Condemned: Criminal Origins rolled onto the scene for the Xbox 360 launch as one of the initial titles available in 2005. It was published by Monolith, who also released F.E.A.R. a year after Condemned’s release. For me this was an intriguing game because it was a first-person psychological horror game with a dash of CSI aspects thrown in there. The main emphasis for this game was on melee-based combat, puzzle-solving and searching for clues/evidence.
You’ll be playing as FBI Agent Ethan Thomas who has been assigned to a case of increasingly frequent serial murders in the fictional city of Metro. The game starts out by arriving to the newest crime scene of a serial murderer named the “Match Maker”, who is named for the way he positions the victims with oddly disfigured mannequins. During the investigation of the crime scene, it turns out that you and the police aren’t the only ones still at the scene of the crime. In pursuit of the suspect, Ethan soon ends up separated from the rest of the group and is ambushed at the potential suspect. You are caught off guard, stripped of your gun and end up in some serious crimes. Ethan is then left on the wrong side of the law and sets out to clear his name with the help of chief lab tech Lt. Rosa who is there to help and analyze what he finds in hopes to figure out who framed him and the reasoning on why they did it. By the time you reach the end of the game you will have tracked the mystery man through the sites of his criminal origins and in the process wondering how your sanity is holding up when you stumble across something much bigger.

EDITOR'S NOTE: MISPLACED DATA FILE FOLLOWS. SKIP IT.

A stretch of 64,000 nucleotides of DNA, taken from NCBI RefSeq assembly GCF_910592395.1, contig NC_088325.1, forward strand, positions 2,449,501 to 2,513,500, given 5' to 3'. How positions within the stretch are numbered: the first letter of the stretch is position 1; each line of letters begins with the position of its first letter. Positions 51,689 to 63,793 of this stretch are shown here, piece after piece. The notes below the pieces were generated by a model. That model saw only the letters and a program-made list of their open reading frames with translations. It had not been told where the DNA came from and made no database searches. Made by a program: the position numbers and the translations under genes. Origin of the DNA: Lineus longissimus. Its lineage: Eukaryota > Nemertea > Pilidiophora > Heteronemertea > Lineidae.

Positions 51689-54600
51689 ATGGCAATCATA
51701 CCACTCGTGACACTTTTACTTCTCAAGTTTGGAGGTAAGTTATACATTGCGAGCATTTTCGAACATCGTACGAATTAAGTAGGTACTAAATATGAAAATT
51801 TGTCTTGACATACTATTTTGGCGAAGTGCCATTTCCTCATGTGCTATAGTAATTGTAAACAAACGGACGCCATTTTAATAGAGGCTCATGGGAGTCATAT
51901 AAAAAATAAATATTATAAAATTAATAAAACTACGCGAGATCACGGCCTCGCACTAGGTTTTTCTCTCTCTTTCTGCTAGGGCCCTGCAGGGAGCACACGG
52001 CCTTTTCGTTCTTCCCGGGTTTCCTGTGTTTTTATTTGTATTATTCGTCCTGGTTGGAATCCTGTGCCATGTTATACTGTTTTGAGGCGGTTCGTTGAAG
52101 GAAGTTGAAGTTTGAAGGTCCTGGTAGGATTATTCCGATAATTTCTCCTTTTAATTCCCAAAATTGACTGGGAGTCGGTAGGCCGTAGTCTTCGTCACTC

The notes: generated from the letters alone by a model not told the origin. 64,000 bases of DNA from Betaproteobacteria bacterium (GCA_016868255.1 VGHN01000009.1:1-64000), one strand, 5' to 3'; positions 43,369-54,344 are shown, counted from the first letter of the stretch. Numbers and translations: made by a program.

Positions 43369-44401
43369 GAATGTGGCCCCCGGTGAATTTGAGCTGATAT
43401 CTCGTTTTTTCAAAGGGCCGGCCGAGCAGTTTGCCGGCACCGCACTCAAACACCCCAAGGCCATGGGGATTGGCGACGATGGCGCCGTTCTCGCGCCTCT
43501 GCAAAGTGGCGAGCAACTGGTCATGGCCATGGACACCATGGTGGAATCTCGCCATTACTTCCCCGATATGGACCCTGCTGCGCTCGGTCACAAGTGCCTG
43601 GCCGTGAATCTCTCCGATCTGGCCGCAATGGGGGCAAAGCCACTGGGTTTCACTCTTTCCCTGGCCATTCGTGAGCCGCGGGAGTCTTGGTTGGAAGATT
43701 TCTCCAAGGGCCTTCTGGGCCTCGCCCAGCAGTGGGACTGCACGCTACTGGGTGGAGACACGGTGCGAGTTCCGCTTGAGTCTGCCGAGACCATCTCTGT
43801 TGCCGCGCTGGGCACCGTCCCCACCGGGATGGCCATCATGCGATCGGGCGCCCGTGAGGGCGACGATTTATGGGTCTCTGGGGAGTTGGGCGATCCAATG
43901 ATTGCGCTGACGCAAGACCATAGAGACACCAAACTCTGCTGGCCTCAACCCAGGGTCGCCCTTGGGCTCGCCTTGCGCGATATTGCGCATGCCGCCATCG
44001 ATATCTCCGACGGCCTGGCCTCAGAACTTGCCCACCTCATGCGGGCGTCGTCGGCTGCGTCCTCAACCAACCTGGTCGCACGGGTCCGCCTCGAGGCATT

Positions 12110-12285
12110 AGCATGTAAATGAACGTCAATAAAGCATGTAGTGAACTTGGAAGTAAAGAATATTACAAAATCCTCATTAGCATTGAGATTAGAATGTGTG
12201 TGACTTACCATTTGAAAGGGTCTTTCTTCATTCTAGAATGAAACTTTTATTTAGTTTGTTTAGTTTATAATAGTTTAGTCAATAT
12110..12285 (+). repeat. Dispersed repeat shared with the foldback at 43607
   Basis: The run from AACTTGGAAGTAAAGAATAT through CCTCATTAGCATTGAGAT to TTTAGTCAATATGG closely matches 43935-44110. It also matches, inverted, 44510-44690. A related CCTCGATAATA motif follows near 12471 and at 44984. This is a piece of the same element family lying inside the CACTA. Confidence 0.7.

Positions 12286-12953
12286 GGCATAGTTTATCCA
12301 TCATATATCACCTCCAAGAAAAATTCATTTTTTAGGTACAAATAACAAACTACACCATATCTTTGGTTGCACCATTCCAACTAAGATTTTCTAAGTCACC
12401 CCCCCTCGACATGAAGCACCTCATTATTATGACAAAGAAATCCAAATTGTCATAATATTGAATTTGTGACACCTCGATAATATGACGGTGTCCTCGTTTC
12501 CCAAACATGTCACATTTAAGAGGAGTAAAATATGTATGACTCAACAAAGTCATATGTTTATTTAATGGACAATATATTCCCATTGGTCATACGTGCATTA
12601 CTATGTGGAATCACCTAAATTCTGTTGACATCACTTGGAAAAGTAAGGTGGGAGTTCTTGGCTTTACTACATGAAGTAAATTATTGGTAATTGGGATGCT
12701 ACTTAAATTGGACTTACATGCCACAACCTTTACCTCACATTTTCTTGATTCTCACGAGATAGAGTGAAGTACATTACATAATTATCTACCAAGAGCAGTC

Condemned is played in the first-person perspective, but while there are some guns in the game it is quite far from being considered a first-person shooter. You rely more on improvised weapons that are just about everywhere in the environment. You can use anything from metal pipes, two-by-fours to even sledgehammers and fire axes, there are even some creepy weapons such as mannequin arms. Each weapon has its positives and negatives with differences in speed, range and power, but the difference is negligible so it’s really up to you which one you prefer to use. You’re only allowed to carry one weapon at a time and the more you use that weapon the more damage it takes, leaving you to soon be forced on finding a new weapon.
Blocking is something that takes some getting used to as you need to find the perfect timing. Block too early or too late and you end up getting hit and taking some damage. The downside to performing the block maneuver is that it wears down your weapon faster, so you’ll end up having to look for new weapon sooner. Timing in general is something to get down when it comes to attacking your enemies. A quick kick can stun them for a second giving you an advantage to make your move. Time it wrong though and you’ll take quite a bit of damage as a penalty. You’re even dealt some “finishing” moves to perform. If you bring an enemy down to their knees, you can choose which move to perform by using the D-pad. The last thing you’re equipped with is a stun-gun/taser that is quite effective to take down enemies with a possible one hit, or buy you some time to deal the final blow. During my playthrough of the game I rarely took advantage of blocking, but used my taser rather often with good success. Despite a game that has a lot of emphasis on melee combat, there isn’t much depth to the fighting but what combat you encounter, it is surprisingly satisfying.